Maintenance, Repair, Overhaul (Suitcase/Pickup Truck) Mechanic Temporary Permit


The Augusta Municipal Airport (AMA) has adopted a permitting process for mechanics that do not have an established, commercial presence on the field, commonly referred to as “suitcase” or “pickup truck” mechanics.

While AMA is fortunate to have two established maintenance shops (Kansas Copters & Wings and Hodge Aviation), we recognize that from time to time, an aircraft owner may require specialized maintenance services not offered on the field. If aircraft owners are unable to fly their aircraft to their preferred mechanic, and the maintenance service is not available on the field, owners currently do not have a good option for allowing a 3rd party, non-established mechanic to come onto the field to perform the needed emergency repairs or maintenance without violating their lease agreement and the airport’s rules and regulations policy, both of which follow the FAA’s Airport Compliance Manual.

Currently, aircraft owners/operators can:

  1. Fly the aircraft to their preferred mechanic, or
  2. Perform their own preventative maintenance as outlined in accordance with FAR Part 43, or
  3. Perform any maintenance using their own equipment and regular employees, or
  4. Take the aircraft to one of the approved, on-field maintenance shops.
None of the above rights will change.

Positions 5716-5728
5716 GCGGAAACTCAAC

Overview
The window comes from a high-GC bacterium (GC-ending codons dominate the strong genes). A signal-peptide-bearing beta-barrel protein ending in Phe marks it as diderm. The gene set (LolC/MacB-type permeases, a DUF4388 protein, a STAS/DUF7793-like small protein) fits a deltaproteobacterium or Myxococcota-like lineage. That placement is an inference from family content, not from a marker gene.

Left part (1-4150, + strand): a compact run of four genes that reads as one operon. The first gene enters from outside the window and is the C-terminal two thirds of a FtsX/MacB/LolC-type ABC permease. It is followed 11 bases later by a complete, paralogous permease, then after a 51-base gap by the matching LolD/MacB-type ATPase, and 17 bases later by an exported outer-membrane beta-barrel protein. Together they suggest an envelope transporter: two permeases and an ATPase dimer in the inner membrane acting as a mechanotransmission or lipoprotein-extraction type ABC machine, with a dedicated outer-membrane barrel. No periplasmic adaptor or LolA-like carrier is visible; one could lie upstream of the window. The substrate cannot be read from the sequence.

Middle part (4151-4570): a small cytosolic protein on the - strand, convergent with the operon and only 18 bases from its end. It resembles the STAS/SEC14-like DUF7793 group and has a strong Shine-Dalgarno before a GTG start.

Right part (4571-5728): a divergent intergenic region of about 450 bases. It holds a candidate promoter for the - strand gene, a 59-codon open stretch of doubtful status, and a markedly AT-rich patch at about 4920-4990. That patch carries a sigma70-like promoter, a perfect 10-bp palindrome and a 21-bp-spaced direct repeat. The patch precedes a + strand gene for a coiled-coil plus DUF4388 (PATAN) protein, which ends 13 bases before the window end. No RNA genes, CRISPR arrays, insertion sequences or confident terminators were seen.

The temporary permit process allows a non-established mechanic to apply for temporary access to perform specific repairs on a specific aircraft, during a specific timeframe at AMA, provided they apply and are approved for the permit, pay the permit fee, and operate under the same conditions and requirements as the on-field maintenance shops (such as insurance, environmental, safety and security).

Why did AMA adopt this permitting process? Without a permitting process, aircraft owners would violate lease agreements if they had mechanics working on their aircraft at AMA, regardless of the work.

The on-field MROs have invested in their operation at AMA, have generated revenue and activity at the airport, and have insurance, environmental, safety, and security requirements within their lease.
If AMA were to look the other way when aircraft owners brought suitcase mechanics onto the field, AMA would violate Federal Grant Assurances for economic nondiscrimination. Siphoning business away from those MROs that have invested in the airport would not be in the airport’s interest and would make AMA less attractive for commercial development. Allowing someone to provide a service at the airport without requiring insurance opens the airport and City of Augusta up to liability, especially in today’s litigious society.

At the end of the day, AMA is trying to provide additional options to aircraft owners while safeguarding the airport’s interests.

Permit application can be downloaded here: